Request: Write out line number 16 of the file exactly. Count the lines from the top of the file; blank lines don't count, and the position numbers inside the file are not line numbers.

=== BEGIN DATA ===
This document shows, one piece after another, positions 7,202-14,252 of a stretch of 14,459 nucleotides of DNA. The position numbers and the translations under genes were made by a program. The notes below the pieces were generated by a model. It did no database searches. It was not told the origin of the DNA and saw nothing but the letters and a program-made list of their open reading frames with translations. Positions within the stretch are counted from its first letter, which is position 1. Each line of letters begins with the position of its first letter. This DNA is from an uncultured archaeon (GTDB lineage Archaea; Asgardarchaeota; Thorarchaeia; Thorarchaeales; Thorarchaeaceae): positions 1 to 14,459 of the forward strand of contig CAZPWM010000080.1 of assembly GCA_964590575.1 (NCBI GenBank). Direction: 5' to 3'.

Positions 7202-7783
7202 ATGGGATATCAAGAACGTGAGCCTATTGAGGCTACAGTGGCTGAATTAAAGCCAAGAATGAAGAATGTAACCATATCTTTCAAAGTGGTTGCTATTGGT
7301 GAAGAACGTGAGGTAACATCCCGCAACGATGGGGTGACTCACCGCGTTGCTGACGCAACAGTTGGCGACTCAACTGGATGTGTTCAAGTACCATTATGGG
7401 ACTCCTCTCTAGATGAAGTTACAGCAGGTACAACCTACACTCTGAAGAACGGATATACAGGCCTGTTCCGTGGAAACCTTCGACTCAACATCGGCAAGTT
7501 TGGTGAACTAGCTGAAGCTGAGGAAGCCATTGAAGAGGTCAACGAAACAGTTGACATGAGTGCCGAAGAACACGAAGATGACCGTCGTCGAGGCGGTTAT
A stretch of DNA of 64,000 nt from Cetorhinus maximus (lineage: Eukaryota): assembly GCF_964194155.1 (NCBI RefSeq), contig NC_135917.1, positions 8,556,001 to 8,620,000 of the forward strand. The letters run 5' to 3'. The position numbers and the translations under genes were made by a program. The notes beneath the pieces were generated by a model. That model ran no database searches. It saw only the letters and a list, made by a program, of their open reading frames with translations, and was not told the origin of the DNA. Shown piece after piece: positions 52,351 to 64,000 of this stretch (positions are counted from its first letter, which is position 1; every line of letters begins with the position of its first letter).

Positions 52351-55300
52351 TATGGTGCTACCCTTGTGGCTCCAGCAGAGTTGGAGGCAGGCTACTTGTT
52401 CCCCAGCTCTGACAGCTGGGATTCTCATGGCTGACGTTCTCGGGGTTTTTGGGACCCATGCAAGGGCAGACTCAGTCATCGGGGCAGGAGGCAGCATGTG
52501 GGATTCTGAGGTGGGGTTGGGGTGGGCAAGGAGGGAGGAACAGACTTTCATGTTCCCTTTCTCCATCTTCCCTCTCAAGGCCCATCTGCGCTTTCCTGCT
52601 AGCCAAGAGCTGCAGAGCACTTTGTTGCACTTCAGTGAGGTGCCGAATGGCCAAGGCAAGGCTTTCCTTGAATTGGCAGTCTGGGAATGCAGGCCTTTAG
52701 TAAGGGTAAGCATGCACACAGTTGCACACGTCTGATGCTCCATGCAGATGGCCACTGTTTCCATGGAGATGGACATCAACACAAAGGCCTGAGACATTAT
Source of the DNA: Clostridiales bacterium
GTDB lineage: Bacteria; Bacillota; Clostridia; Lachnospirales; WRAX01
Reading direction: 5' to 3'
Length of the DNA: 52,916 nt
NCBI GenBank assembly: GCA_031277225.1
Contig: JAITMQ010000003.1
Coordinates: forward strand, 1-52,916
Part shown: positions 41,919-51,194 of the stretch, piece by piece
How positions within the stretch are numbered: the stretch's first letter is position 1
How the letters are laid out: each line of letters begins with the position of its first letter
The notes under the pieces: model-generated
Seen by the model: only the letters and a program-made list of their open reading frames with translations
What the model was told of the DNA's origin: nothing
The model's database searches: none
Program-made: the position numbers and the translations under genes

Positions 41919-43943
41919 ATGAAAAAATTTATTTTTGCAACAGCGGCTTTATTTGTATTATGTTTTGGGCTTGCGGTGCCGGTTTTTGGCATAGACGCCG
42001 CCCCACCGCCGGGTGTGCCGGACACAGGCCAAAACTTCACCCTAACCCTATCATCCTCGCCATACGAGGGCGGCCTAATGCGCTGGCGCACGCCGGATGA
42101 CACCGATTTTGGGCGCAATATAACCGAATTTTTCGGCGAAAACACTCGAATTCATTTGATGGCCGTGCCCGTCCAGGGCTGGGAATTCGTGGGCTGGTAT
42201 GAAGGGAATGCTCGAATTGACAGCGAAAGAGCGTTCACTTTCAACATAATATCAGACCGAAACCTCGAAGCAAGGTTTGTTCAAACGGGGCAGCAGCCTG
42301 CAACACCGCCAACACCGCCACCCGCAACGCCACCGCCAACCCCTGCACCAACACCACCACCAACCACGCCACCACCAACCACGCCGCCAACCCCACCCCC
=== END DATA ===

Reading direction: 5' to 3'